Three Billboards Outside Ebbing, Missouri (2018)
Far from the outskirts, McDonagh’s fiercely scripted and directed Three Billboards Outside Ebbing, Missouri (2018) presents a story that is painfully close to home in light of contemporary headlines. In its tale, undeterred mother Mildred (Frances McDormand) rents a trio of deserted roadside pitches and directs a harrowing message towards the county police. Here, she singles out terminally ill Officer Whelan (Woody Harrelson) for neglecting the unsolved rape and murder of her teenage daughter. Troubled by the ethics of her decision to hold a dying man accountable, local news travels fast until the towering posters are covered by broadcasters as a topic of controversy. Burdened by financial hardship, physical violence and long-standing family crises, Mildred encounters a world of oppression in a small town. Starting with the vacant space of a rarely driven route, the film ventures off the map into realms of rage, social injustice and loss that prove far more overwhelming than badges and guns.
A down-and-out location, Ebbing is conveyed as an environment that is both touristy and grim; like a decorative plaster over a serious wound. The sets seem unusually nostalgic, with wood panelled cars, dated computers and flip phones to boot. In venues ranging from kitsch souvenir shops to traditional bars, recurring images of U.S flags ponder a sense of lost pride and purpose in ever drooping positions. Along this vein, there are faint echoes of Western rivalry in the peeking blinds of neighbouring police and business headquarters. The constant threat of attack comes to inform the exchanges between characters – from food fights and cutting words to severe bloodshed. All the while, panoramic shots of surrounding woodlands attest to a harmony that is out of reach, as invasive close-ups survey McDormand’s face as a hazardous landscape of emotion.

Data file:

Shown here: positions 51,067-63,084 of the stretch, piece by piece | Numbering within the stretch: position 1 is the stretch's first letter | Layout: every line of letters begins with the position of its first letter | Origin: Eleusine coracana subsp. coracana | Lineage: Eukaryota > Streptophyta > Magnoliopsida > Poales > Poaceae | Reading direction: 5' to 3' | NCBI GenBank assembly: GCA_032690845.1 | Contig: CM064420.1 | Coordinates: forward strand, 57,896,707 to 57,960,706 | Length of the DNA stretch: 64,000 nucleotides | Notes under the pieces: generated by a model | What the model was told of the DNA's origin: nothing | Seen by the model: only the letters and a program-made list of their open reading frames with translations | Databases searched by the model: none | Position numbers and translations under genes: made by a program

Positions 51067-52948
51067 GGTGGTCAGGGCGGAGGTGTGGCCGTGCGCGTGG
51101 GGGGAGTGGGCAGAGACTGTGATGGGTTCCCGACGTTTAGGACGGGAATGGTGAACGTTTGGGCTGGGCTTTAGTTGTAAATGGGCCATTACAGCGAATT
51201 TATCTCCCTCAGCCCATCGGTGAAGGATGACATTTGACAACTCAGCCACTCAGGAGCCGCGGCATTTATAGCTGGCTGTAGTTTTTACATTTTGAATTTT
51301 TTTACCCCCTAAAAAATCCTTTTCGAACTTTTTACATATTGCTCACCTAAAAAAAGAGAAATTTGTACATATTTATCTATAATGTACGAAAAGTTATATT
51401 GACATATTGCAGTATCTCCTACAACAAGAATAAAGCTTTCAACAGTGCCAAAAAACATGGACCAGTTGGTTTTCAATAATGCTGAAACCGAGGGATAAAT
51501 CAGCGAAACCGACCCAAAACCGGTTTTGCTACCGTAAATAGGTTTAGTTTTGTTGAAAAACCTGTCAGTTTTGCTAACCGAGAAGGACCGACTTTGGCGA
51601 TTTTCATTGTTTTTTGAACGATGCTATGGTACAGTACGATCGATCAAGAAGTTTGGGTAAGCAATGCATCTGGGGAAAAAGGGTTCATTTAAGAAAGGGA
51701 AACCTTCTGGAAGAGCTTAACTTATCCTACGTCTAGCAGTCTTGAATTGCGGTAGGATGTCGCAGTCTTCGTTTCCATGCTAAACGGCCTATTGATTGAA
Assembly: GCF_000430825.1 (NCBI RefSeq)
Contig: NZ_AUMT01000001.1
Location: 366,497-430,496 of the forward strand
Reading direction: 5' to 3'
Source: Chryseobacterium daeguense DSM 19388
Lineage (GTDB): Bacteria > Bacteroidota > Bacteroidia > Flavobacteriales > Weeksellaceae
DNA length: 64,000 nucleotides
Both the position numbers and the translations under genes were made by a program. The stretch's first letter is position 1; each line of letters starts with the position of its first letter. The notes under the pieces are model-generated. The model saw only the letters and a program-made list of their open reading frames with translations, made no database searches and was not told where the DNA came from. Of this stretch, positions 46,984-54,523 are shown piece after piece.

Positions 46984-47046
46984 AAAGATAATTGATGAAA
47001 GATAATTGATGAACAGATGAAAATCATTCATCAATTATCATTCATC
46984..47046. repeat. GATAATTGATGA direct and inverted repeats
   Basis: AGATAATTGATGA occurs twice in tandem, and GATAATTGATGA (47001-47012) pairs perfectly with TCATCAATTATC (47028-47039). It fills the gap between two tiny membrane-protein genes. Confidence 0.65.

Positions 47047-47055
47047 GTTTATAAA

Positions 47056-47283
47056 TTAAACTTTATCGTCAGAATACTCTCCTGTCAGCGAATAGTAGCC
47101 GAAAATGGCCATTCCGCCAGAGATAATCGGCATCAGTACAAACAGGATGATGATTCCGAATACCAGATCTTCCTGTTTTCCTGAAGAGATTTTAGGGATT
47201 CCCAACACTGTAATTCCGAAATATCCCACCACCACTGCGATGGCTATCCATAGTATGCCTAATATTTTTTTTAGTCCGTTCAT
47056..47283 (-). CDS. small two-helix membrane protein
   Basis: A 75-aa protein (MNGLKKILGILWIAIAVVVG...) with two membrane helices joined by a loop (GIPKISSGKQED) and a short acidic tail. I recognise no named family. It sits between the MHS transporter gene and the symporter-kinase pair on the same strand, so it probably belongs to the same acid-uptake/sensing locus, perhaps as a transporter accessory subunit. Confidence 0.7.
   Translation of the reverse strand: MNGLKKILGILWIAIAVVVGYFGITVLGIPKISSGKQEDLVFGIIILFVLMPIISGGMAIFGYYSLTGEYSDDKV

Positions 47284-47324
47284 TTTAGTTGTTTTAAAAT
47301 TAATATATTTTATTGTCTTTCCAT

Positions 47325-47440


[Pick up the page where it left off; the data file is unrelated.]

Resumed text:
Laden with raw outbursts, well-timed quips and drowsy Southern drawls, Three Billboards (2018) sustains a genuine rhythm and dialogue that speaks volumes. Although it does not make a direct appearance in the film, the knuckle-down saying get ‘er done comes to mind as a phrase which puts productivity and female will side by side. While the feature reflects on crimes against women (as well as on issues of racism and homophobia), it also observes crimes committed by women in retaliation and solidarity. At times, I found that the film missed some opportunities to empathise with Y-chromosomes - particularly Mildred’s high school son in the wake of his sister’s death and mother’s increasingly radical behaviour. Beyond this small criticism, Three Billboards (2018) remains a moral heavyweight of a film; its unique selling point is that it cannot take us where we want to go.